Dust, debris, and metal shavings in the transmission fluid can lead to premature wear and tear of the internal components. A transmission filter prevents the damage by keeping contaminants out of the system, ensuring the smooth running of your forklift.
Over time, the transmission filter gets clogged up and needs to be replaced.
Depending on the usage, the interval at which the filter must be replaced varies from one forklift to another. Delaying the filter replacement will keep your forklift underperforming and susceptible to damage. Whereas replacing the filter too soon will increase your maintenance expenses.
Therefore, replacing the filter at the opportune time is essential. And here’s how you can determine when your forklift transmission filter needs to be replaced.
If you hear a whirring noise while operating the transmission, chances are the transmission filter has clogged up with debris. You will also notice that the motor is revving between gear changes. If this becomes recurrent, perhaps there’s a bigger problem that needs to be looked into by a forklift transmissions technician.
Keep Your Eyes Peeled for Any Leakage
Fluid leakage occurs due to a dislodged filter, worn-out seals/gaskets, or a crack in the system. Before operating the forklift, a quick walkaround can reveal any fluid leakage so that a major breakdown or accident can be prevented by addressing the problem on hand. Most of the time, replacing the filter and gaskets solve the leakage issue.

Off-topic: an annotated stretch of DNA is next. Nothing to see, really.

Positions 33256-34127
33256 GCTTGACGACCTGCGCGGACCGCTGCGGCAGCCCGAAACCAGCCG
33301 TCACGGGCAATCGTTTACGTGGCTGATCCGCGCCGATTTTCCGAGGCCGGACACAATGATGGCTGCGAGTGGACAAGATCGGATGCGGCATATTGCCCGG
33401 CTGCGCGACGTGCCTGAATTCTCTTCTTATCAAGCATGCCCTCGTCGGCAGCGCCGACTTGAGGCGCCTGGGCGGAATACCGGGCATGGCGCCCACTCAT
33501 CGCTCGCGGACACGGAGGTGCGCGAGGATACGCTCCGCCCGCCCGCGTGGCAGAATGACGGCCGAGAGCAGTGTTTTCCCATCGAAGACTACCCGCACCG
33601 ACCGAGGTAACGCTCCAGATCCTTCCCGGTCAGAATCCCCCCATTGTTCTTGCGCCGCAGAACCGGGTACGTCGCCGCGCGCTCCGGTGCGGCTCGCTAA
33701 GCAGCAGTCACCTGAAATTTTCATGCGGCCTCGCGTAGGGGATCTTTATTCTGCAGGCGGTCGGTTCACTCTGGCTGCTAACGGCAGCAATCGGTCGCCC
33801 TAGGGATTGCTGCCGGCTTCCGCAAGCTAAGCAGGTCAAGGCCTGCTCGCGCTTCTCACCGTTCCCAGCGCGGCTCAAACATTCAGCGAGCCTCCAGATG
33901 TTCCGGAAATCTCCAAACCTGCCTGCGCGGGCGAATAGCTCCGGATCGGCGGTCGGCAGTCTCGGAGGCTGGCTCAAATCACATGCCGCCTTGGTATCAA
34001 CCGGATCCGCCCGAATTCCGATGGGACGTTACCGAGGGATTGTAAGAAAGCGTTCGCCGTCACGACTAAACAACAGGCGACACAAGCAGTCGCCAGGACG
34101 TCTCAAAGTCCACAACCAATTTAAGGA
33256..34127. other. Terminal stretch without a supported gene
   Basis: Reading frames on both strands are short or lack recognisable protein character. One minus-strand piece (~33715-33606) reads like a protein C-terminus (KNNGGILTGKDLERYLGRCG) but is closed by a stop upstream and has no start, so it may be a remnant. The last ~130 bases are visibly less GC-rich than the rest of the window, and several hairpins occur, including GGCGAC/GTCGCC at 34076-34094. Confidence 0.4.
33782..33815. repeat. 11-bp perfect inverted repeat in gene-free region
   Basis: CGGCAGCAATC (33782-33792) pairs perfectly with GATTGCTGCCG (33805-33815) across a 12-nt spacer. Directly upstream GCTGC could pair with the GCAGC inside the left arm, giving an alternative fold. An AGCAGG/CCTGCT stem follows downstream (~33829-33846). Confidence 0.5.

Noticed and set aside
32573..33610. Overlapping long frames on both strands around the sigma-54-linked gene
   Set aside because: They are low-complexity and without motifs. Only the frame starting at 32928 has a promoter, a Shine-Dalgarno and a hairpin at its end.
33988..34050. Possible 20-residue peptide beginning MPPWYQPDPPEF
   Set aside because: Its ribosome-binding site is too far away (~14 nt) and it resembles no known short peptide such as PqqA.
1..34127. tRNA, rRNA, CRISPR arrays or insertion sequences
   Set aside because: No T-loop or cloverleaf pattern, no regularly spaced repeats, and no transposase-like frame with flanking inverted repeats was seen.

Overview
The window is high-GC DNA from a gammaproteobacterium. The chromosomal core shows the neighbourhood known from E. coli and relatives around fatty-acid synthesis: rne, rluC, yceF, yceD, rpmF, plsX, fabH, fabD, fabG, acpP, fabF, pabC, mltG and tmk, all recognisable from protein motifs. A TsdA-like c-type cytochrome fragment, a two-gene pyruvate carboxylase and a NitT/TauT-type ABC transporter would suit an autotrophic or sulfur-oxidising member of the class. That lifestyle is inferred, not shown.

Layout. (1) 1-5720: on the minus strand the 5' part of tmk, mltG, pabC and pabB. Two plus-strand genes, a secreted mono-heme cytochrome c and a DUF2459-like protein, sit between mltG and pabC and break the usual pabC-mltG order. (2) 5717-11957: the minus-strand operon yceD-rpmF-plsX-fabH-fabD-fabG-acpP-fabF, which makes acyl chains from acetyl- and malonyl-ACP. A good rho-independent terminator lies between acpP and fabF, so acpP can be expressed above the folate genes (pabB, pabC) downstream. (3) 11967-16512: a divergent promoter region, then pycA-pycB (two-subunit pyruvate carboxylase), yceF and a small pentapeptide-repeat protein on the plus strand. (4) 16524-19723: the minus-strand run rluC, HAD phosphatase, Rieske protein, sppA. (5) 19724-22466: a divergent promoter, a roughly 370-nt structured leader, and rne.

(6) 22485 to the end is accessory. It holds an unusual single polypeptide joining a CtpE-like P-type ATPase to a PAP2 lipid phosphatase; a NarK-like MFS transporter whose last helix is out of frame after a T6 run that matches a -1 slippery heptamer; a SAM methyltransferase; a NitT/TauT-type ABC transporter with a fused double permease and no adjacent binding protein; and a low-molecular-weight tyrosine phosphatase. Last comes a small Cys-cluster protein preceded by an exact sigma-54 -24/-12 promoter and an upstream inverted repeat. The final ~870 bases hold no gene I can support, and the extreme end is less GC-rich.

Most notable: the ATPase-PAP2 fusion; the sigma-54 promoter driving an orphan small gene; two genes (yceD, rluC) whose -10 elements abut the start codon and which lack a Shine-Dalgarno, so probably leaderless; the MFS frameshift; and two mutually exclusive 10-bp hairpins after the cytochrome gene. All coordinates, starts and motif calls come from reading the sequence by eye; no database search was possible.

Check the fluid for contamination
If you are hands-on with your forklift’s maintenance, you will know what color is your transmission oil when brand new. For most forklifts, it’s bright red. As the fluid gets contaminated over time, it changes its color to dull red to dark brown and eventually to black.
Check your transmission fluid regularly. If it has turned dark brown or black, it’s time to replace the filter and oil.
A clogged-up transmission filter leads to performance-related issues as well. The most obvious signs are the struggles while shifting and a grinding noise between gears. The problem should be addressed during its initial stage to avoid major breakdowns down the road.
When the transmission filter is fully saturated with contaminants, it is quite likely to emit an unusual burning smell. You should be able to sense the smell inside the cabin. Most forklift operators ignore this sign only to incur hefty repair bills later.
In extreme cases, you might notice smoke coming out of the engine bay. This is a red flag, and the engine should be shut off immediately.
“Can I replace the transmission filter on my own?”
The transmission filter should be changed every 2000 hours to ensure safe and smooth operation and must be checked every 500 hours to rule out any potential damage.
Transmission filter replacement must be done when changing the transmission fluid; so things can get quite messy. If you don’t mind a little oil on your hands, then you can change the filter by yourself.
Before changing the filter, the transmission oil must be drained out completely.
Crank the engine and let it idle until it warms up. Turn off the engine and pull the plug to drain out the transmission oil.
Remove the old filter and put the new one in after lubricating it inside with transmission oil. Also, change the seals and gaskets to prevent leakage.
If you don’t have the tools and experience to perform this DIY maintenance task, leave it to professionals to avoid any accident.